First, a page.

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Fasting During Covid-19

Is it obligatory for individuals to fast during the Covid-19 pandemic?

Is it obligatory for individuals to fast during the Covid-19 pandemic?

The Covid-19 pandemic has raised concerns regarding the safety of fasting during the holy month of Ramadan:

  1. There have been claims that dehydration and dryness of the throat, which can occur with fasting, may result in individuals becoming immunocompromised and thus more susceptible to contracting the virus.
  1. Healthcare workers in hospitals are at a risk of dehydration and fatigue due to the Personal Protective Equipment (PPE) that they are required to wear for lengthy periods of time. This may jeopardise their own health, as well as potentially have a detrimental impact upon their ability to provide care for patients.


There is no evidence to suggest that fasting increases the risk of contracting Covid-19.[1] Accordingly, healthy individuals with no underlying health conditions are required to fast as usual. Any individual who shows symptoms of Covid-19, or has reasonable ‘fear’ that they can develop any other health condition, or is diagnosed with a long-term health condition, and/or is on regular medication prescribed by a doctor, should not fast without seeking medical advice. They can also consult the guidance provided by the British Islamic Medical Association (BIMA), which synthesises the existing medical evidence on fasting with various chronic conditions.[2]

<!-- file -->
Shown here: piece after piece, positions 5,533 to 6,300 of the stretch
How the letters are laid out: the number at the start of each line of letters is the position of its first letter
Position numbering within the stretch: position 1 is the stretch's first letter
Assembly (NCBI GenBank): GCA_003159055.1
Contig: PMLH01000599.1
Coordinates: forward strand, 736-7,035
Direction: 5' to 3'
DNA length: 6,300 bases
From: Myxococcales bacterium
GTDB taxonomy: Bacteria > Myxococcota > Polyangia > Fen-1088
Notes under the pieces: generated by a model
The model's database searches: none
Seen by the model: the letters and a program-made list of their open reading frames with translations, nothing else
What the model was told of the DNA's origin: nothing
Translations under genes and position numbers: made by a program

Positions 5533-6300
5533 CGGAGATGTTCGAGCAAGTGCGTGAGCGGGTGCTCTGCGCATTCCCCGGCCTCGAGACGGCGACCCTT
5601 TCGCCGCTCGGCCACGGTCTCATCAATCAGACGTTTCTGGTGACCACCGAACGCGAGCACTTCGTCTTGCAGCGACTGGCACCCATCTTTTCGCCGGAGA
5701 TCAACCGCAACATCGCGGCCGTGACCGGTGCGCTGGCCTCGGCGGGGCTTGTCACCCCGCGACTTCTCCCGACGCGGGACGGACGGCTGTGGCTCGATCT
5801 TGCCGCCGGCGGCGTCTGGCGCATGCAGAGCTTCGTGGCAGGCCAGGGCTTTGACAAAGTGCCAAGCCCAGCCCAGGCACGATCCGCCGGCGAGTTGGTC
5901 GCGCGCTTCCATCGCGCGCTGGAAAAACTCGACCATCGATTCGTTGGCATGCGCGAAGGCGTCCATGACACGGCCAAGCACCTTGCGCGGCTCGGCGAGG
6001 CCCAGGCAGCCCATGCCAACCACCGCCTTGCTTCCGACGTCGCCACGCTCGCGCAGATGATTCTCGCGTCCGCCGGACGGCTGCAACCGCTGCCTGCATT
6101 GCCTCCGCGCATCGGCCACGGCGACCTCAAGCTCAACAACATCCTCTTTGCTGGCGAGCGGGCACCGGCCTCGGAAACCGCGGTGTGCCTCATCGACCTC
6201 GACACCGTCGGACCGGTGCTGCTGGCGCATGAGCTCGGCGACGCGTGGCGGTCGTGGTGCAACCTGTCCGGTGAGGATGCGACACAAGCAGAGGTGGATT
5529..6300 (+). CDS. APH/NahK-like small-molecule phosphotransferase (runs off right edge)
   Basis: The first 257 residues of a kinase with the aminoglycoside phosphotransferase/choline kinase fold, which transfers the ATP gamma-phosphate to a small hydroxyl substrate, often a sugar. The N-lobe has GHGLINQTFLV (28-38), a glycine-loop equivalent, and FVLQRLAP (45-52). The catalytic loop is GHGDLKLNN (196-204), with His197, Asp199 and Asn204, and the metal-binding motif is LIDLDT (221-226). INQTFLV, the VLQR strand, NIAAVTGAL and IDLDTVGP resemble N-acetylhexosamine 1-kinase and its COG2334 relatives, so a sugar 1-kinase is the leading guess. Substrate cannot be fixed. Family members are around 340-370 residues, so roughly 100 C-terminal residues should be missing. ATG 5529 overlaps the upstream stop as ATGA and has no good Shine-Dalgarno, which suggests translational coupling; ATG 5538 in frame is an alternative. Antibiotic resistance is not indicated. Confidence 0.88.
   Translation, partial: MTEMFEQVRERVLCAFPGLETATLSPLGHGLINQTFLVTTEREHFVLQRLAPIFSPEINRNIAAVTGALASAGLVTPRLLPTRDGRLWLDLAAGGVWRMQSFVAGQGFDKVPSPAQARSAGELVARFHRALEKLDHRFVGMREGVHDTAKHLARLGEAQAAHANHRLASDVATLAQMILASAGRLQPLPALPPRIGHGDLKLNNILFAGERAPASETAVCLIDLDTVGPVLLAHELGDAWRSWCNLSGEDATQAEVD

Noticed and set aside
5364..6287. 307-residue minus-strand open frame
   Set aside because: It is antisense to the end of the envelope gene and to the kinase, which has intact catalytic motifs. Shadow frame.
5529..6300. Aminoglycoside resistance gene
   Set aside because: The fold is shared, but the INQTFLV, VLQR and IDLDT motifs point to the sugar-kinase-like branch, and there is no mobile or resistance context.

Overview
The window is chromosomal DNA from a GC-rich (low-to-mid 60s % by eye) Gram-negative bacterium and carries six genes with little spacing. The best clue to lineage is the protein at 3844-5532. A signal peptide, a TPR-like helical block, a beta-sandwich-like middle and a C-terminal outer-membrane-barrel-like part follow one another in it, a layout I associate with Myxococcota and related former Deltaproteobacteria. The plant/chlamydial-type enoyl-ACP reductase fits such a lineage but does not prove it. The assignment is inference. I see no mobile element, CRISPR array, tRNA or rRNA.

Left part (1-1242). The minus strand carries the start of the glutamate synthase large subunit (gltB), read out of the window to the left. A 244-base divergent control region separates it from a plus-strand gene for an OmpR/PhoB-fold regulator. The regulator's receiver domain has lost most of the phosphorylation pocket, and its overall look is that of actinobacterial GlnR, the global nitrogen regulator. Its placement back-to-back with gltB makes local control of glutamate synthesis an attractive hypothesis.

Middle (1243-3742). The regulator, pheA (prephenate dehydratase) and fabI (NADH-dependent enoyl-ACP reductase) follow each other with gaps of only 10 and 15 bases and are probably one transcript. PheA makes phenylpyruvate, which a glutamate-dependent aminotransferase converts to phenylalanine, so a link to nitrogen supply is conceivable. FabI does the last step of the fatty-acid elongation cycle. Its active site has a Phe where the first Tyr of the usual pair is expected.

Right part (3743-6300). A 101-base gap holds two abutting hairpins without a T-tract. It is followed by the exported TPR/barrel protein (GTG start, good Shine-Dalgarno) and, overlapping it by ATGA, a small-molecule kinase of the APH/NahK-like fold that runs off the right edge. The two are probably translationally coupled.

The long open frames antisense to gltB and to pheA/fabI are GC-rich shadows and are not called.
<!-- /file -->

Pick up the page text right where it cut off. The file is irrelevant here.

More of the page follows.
As for key workers such as doctors, nurses and healthcare assistants, whose occupations involve the safety of others, they should try to take leave from work or try to arrange changing to working night shifts. If it is not possible to do so (due to the severity of the pandemic and the crucial services they provide), then they should fast but can consider the following options: a) they can shorten the length of fasting if they reside in parts of the world that have extensive hours of day light; or b) they can consume the minimum amount of food or drink that would allow them to recuperate and continue fasting for the rest of the day. In both cases, they are not required to keep a lapsed (qaḍāʾ) fast or pay a penalty (kafāra).


  1.  For the justification of fasting where there is a reasonable fear of developing a health condition, please see Can a person who suffers from illness fast during the holy month of Ramadan?
  2.  For the justification of whether key workers should fast, please see Can a person whose occupation involves long hours of concentration and focus, and/or the safety of others, fast? 

[1] World Health Organisation (WHO), Safe Ramadan practices in the context of the COVID-19, 15th April 2020:

[2] British Islamic Medical Association (BIMA), Ramadan Rapid Review & Recommendations: